What Makes an Ad Successful?

With over 30 years of experience in the industry, John Adams shares what it takes to make a great Super Bowl advertisement

The Martin Agency has created the jingles for Freecreditreport.com, "Peggy," the worthless customer service agent for Discover Card and the caveman, shown here, for Geico. (Courtesy of The Martin Agency)

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For Geico, the agency has taken a multipronged approach, with ads featuring the gecko, cavemen, Kash and the rhetorical questions guy.

Yeah, that has been an interesting journey to get to that place. When you look at that from the standpoint of a marketer who is classically trained in marketing, you say, “That is absolute heresy. That is crazy to do that, to have three or four different campaigns not to mention the fact that often two or more of these campaigns are running at the same time.” We all learned that you take one selling idea and you hammer it over and over again, otherwise people won’t get it. If you have more than one message in the market about your brand, people will become confused about what you stand for.

As we worked with Geico over the last 17 years, we have looked at a lot of things, including cultural phenomena. We began to observe the way entertainment is being developed and consumed today, and it is changing. One simple example: the crime drama. Back in the ‘50s and ‘60s, “Dragnet” had a little opening gambit between Jack Webb (who played Sergeant Joe Friday) and his colleague, and then there would be a single crime that took place and was solved in the course of that 30-minute episode. You flash-forward to the seminal crime drama of the last decade, and you have “The Sopranos.” Well, “The Sopranos” has multiple stories going on at the same time. You have Tony Soprano’s story and you have Carmela’s story and you have Uncle Junior’s story. You might not see any development in a particular story line during one episode, and then the next episode somebody will look at somebody in a funny way and you will realize, oh yes, that goes back to that incident two episodes ago. It is a similar phenomenon with the series “24” and with the program “Lost.”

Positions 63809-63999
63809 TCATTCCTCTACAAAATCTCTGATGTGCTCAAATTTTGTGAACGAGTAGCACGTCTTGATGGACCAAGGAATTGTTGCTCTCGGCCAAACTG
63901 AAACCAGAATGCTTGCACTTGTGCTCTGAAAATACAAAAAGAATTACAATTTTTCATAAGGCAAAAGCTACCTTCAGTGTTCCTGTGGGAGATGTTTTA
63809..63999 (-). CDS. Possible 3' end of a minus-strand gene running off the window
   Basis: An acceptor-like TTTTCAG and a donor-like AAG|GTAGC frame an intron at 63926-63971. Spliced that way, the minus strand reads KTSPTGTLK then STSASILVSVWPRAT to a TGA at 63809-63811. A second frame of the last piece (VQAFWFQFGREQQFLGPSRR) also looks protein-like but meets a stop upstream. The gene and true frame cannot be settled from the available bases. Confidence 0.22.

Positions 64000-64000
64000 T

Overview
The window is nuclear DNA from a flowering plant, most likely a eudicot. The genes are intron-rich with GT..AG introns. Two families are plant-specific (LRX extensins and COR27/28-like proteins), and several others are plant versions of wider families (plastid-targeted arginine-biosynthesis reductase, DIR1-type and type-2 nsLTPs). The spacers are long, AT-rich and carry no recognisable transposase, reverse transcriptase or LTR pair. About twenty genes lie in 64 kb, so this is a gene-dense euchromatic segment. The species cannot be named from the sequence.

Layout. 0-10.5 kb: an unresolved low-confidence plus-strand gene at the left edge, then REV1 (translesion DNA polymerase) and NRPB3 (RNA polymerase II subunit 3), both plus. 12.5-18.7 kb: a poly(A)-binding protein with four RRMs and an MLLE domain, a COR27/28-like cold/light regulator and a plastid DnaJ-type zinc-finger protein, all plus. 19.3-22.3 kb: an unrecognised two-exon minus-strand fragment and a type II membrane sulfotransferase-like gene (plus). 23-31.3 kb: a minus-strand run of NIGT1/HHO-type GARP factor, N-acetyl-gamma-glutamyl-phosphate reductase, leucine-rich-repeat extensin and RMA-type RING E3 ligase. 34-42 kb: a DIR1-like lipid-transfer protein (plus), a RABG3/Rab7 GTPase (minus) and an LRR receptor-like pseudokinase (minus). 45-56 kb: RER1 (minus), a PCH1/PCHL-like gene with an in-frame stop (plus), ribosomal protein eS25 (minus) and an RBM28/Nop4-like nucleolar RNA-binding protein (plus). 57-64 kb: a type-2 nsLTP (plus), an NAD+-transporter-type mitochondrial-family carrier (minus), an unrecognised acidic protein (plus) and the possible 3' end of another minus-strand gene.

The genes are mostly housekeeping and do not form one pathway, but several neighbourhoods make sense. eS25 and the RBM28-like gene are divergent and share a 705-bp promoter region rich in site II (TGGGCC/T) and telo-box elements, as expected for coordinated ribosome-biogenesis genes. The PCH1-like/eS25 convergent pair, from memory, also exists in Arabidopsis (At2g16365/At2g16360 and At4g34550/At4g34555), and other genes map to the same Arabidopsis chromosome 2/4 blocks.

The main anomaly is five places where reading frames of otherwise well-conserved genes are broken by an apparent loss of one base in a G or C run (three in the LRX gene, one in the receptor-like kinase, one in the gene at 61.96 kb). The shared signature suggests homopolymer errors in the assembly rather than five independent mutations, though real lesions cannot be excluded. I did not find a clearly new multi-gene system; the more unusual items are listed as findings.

We are being barraged. We have CNN on TV, with two separate crawls going across the bottom of the screen. We have multiple things going on at the same time on our computer screens. We have advertising popping up. We began to notice this, and we began to experiment with it. What we have discovered is that, sure enough, people are not confused. People are fascinated. We have the great advantage that some people respond to the cavemen. They think the cavemen are hilarious. Other people think it’s stupid, but they like the gecko.

From your seat, what ad has been the biggest game changer for the industry?

I don’t think there is a single ad. The entire digital experience of advertising is the game changer of the last half-century. For so many decades, advertising has been the process of presentation. We have a product, we decide what the product should stand for, how it will appeal to its target audience, and we present the product that way in advertising. One-way communication: presentation. Now, of course, we are not the only people who define the way a brand is perceived. We have bloggers. We have Twitter. We have Facebook. We have YouTube, where people do parodies of television commercials. We are in the business of starting a conversation and then participating in the conversation. We now have to understand and embrace the fact that we and our clients are not the only creators of our brand’s stories. Our consumers, people out there in the world, are co-creators, because their response to our advertising might be seen by as many people as the advertising.

We will build a foundation. Then, our consumers will put in some bricks. If we are smart, we will respond not only to our own view of the brand’s story but also to the consumers’ view. And so we have come to use a term here that underscores the point. We talk about the change from storytelling to story building. We and our consumers are building stories.


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